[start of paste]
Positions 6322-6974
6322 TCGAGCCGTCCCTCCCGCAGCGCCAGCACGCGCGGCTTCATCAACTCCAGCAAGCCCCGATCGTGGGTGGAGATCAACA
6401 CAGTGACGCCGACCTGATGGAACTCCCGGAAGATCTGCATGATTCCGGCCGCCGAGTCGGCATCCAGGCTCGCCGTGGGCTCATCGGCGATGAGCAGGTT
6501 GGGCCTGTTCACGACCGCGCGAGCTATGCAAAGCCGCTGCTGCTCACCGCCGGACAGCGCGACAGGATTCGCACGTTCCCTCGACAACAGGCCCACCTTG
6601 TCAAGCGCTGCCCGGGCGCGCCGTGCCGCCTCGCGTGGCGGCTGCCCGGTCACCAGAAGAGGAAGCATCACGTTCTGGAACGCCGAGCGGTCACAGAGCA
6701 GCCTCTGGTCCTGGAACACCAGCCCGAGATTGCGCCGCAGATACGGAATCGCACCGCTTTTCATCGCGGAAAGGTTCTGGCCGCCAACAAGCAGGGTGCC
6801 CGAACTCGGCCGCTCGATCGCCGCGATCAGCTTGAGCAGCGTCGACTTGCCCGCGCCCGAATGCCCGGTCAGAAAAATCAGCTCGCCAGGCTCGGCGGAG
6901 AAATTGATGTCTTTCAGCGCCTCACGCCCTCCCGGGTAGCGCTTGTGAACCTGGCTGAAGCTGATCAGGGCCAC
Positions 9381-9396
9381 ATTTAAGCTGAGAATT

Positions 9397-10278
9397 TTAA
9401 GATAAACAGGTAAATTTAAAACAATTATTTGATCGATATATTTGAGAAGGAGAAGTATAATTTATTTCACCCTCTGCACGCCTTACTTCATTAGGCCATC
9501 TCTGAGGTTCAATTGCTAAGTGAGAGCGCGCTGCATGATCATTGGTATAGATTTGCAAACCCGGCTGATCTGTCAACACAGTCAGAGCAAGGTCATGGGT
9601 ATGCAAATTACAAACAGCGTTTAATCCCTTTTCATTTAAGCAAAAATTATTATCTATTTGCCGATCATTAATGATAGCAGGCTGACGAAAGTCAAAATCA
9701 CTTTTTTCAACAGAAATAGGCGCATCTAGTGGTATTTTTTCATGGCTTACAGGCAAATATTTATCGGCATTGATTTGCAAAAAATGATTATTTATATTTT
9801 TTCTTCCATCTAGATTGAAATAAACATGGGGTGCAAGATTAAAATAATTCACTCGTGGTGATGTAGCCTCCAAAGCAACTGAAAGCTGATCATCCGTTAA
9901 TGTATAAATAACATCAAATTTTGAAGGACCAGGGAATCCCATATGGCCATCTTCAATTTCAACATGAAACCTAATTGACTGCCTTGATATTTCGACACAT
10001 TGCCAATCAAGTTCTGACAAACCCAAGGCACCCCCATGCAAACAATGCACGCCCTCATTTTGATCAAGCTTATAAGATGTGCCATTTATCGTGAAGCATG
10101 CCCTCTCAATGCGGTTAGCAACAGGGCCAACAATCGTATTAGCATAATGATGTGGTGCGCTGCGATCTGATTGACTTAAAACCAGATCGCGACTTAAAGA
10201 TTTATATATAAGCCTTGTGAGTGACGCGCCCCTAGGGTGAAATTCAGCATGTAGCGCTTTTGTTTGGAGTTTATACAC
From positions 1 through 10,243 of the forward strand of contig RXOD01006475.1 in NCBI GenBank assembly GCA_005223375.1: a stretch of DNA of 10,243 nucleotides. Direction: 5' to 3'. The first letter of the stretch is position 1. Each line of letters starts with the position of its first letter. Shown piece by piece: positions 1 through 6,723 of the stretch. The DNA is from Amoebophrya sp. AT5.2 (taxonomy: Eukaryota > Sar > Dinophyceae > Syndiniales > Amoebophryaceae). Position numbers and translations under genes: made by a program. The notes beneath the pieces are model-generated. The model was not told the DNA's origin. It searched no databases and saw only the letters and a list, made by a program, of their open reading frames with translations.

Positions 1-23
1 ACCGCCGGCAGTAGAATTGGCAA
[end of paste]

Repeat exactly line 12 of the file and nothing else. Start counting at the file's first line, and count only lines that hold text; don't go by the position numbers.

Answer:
9397 TTAA